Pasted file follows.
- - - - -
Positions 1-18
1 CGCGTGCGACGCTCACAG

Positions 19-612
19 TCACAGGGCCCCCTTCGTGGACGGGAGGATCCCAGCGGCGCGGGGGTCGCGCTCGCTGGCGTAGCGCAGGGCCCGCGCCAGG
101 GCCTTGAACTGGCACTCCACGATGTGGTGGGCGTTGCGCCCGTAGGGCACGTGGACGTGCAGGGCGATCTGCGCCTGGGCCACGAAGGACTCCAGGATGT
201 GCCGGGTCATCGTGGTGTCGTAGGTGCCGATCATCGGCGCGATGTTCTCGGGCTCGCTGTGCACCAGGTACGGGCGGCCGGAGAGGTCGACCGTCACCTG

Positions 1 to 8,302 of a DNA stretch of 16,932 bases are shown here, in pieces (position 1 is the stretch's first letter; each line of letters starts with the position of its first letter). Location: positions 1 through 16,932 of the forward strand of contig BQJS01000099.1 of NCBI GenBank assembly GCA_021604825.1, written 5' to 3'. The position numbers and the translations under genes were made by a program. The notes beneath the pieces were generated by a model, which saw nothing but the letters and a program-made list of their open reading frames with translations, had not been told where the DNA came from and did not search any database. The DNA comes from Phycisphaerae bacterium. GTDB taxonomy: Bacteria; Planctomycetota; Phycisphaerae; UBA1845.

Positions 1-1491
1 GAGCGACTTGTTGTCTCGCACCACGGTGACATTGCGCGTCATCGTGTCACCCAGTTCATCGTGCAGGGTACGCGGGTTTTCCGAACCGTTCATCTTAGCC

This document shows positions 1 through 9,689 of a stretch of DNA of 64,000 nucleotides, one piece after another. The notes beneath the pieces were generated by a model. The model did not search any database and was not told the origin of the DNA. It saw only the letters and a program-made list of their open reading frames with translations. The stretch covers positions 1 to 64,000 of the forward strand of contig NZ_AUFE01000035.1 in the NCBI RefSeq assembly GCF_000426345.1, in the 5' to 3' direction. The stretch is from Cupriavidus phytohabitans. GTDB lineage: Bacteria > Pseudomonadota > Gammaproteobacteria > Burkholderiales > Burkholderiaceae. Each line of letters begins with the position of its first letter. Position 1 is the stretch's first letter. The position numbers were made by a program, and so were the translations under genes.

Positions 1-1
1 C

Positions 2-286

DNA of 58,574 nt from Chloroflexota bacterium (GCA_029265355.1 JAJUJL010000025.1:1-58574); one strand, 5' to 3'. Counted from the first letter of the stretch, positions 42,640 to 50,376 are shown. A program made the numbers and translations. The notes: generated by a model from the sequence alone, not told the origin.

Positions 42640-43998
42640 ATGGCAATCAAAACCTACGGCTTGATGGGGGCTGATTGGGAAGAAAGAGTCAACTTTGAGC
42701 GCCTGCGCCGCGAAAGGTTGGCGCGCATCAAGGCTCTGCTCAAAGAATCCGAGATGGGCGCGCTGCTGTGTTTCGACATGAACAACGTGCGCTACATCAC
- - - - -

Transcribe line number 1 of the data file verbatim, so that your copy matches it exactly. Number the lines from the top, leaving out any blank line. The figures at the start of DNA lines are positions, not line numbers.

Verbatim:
Positions 1-18